Postdoctoral Research Fellows
|Dr. Tom Swift, 2018-|
|Tom received his BSc in Physics in 2011 from the University of Bristol, followed by PhD studies in the Bristol Centre for Functional Nanomaterials between 2014-2018. Tom’s PhD (supervised by Dr. Heather Whitney and Prof. Carmen Galan) used nanomaterials to enhance photosynthesis, greatly improving crop productivity.
After completing his PhD, Tom was awarded a BBSRC Flexible Talent Mobility Award for a secondment to Carbon Gold- a local biochar producer alongside funding from the Bristol Centre for Agricultural Innovation. In November 2019, Tom was awarded a prestigious EPSRC doctoral prize fellowship to work in the Oliver group. His research will investigate the dynamics of photosynthesis in crop species.
|Marta Duchi, 2016-|
|Marta obtained her Undergraduate and Master’s degrees from the University of Perugia. At Perugia, she studied Physical Chemistry with Prof. Casavecchia. In 2014 she was selected to participate in the IREU program, performing research with Prof. Hanna Reisler at the University of Southern California. At USC Marta characterised the formation of hydroxymethyl radicals using resonance enhanced multiphoton ionisation time-of-flight measurements. During her Master’s project with Prof. Orr-Ewing at the University of Bristol she studied the reaction rates of two Criegee intermediates with ammonia and substituted amines. Marta joined the group in September 2016.|
|Victoria Taylor, 2016-|
|Victoria is a Bristol Centre for Function Nanomaterials (BCFN) PhD student, funded by the EPSRC. She obtained her undergraduate degree in Physics with Particle Physics and Cosmology from Lancaster University in 2015. In her undergraduate degree she worked on a range of projects including an industrial placement with Oxford Instruments and a final project investigating Z0 decay channels with data from the large electron-positron collider at CERN. During her first year as a BCFN CDT student she has worked in several research groups at the University of Bristol before joining the Oliver research group for her PhD project.|
|Giordano Amoruso, 2017-|
Giordano obtained his undergraduate and Master’s degrees from the University of Padua, where he worked with Prof. Elisabetta Collini on the characterisation of ultrafast phenomena in a CdSe/ZnS quantum dots sample using multidimensional electronic spectroscopies. In 2012, Giordano was admitted to the Galilean School of Higher Education (SGSS), that he attended throughout his university career, participating to additional courses, seminars and projects on both specific and multidisciplinary subjects. He is currently working on his Galilean thesis, focusing on the communication of science to public audience. Giordano joined the Oliver group in October 2017.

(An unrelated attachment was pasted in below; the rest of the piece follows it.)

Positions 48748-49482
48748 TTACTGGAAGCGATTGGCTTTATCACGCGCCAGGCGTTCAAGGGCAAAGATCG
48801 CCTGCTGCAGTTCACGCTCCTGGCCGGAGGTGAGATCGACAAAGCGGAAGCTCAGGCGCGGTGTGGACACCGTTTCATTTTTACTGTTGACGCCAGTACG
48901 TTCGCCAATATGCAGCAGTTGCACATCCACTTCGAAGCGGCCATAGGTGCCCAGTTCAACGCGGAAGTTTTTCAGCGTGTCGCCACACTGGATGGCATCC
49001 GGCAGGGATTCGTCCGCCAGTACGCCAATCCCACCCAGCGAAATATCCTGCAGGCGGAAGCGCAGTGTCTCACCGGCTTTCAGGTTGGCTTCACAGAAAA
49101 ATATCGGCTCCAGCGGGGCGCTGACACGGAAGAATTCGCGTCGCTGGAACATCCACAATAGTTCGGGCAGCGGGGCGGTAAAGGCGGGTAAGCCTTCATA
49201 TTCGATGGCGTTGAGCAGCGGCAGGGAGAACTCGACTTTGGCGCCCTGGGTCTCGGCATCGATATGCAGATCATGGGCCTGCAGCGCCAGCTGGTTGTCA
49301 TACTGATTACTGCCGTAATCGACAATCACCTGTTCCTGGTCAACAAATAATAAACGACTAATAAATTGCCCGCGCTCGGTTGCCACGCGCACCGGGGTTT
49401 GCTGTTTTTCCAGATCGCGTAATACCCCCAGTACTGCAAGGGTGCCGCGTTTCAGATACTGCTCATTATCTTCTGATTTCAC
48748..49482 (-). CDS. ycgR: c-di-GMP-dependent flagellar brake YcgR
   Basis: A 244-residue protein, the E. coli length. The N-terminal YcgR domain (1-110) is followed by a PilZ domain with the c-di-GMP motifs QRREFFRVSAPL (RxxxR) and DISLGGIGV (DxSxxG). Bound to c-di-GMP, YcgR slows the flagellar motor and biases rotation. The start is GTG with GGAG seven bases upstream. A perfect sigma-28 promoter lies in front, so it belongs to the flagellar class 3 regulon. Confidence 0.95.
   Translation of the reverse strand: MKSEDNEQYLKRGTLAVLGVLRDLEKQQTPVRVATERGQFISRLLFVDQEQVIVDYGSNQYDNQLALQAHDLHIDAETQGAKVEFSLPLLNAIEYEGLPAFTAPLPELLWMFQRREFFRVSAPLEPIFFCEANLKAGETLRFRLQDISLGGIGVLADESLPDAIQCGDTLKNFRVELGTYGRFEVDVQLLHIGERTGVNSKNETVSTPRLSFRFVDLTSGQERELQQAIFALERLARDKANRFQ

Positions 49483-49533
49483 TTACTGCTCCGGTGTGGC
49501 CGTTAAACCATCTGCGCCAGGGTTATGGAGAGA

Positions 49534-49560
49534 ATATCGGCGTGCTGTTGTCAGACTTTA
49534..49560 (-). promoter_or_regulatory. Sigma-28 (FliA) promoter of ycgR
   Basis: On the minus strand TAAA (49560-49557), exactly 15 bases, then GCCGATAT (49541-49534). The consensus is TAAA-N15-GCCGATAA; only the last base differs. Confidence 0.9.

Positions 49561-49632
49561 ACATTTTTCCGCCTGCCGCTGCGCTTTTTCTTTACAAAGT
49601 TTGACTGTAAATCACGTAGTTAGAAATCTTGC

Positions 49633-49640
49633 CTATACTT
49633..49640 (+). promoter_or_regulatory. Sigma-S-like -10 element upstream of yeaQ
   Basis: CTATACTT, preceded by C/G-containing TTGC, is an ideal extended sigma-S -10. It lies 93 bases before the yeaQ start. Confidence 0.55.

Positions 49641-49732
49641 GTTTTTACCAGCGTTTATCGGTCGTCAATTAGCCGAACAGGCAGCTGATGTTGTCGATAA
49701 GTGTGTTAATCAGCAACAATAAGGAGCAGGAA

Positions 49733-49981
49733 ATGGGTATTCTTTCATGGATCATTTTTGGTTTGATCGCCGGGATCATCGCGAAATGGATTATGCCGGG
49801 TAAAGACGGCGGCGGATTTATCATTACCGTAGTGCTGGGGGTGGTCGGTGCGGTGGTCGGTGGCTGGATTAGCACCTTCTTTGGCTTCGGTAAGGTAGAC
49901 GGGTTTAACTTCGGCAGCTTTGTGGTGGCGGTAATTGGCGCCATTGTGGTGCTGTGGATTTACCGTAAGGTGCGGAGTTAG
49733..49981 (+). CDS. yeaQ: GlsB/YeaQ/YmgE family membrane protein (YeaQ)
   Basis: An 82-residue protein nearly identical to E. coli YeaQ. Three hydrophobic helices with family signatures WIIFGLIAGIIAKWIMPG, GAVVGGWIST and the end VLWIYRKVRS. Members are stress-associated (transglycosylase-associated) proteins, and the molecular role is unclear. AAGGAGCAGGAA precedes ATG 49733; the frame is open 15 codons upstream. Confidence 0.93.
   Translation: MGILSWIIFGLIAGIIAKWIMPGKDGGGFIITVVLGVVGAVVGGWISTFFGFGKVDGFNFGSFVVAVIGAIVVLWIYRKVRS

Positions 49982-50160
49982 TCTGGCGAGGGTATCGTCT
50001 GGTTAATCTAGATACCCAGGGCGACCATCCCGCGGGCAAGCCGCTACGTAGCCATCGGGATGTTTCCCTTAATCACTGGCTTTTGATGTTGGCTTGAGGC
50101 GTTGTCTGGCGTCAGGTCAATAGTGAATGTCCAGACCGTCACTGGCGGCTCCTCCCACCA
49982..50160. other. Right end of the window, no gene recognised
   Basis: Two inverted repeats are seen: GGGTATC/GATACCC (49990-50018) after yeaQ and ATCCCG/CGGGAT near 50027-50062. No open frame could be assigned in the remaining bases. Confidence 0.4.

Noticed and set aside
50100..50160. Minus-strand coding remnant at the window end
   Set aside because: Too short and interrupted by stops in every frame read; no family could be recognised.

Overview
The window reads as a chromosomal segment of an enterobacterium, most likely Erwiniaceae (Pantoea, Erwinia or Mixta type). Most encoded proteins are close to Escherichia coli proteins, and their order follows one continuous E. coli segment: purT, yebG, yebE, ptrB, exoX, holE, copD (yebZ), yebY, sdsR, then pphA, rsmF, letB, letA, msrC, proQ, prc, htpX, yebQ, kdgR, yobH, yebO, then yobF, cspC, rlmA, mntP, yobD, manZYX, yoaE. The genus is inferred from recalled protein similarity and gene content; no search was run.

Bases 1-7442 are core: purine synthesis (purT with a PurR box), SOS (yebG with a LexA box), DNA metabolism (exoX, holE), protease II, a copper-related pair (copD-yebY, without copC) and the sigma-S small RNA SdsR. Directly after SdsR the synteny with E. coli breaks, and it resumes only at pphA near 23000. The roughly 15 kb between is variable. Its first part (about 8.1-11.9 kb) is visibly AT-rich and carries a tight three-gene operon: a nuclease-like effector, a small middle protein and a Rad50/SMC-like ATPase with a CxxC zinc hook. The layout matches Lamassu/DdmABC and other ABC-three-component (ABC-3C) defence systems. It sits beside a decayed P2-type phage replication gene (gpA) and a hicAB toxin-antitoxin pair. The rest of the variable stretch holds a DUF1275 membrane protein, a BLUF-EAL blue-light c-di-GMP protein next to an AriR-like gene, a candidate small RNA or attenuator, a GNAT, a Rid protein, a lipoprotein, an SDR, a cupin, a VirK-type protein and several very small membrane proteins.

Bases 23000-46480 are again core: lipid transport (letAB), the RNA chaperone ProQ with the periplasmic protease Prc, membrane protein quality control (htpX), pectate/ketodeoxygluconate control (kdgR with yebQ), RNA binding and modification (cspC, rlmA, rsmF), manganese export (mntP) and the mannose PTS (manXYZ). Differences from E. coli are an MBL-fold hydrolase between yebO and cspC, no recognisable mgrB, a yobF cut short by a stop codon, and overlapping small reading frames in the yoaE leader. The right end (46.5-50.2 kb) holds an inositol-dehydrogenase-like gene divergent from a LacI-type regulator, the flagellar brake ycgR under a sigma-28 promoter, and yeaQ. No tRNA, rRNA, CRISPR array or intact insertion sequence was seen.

|Fabiola Cardoso Delgado, 2018-|
|Fabiola joined the Oliver group in 2018, jointly supervised by Tom Oliver and Dr. Heather Whitney, funded by CONACYT. Fabiola’s project aims to understand the enhanced solar light harvesting observed in photonic chloroplasts of Begonias. In 2015 Fabiola received her Bachelor’s degree in Physics with a minor in Industrial Technology from the University of Arkansas at Pine Bluff. During her undergraduate degree she performed research that involved inter-breeding of different bean species to generate a new crop line capable of surviving under extreme conditions. Fabiola obtained a summer internship at the Universidad Nacional Autonoma de Mexico in the Neurobiology Institute where she investigated different cell lines of stem cells. After graduation she briefly worked at the CFATA on a project aimed to reinforce polyethylene recipients for industry. As a BCFN student prior to her iridoplast investigations, Fabiola worked on bismuth-based photovoltaics and cell-tracking during zebrafish development.|
|Teo Garcia Millan, 2018-|
|Teo joined the Oliver group in 2018 and is jointly supervised by Prof. Carmen Galan and Tom Oliver in close collaboration with DST Innovations Ltd and funded by CONACYT. Teo is synthesising an array of fluorescent carbon nanodots for potential applications in digital display technologies. He received his bachelor’s degree in Nanotechnology and Molecular Engineering from Universidad de las Americas Puebla in Mexico in 2016 where he worked in the degradation of organic compounds using electrocatalysis. Also in 2016, Teo participated in different research groups in CIDETEQ on electrochemistry subjects until he joined the BCFN in 2017. Once at Bristol he has worked on soft-matter and single particle experiments before joining Tom’s group.|
Group alumni can be found here.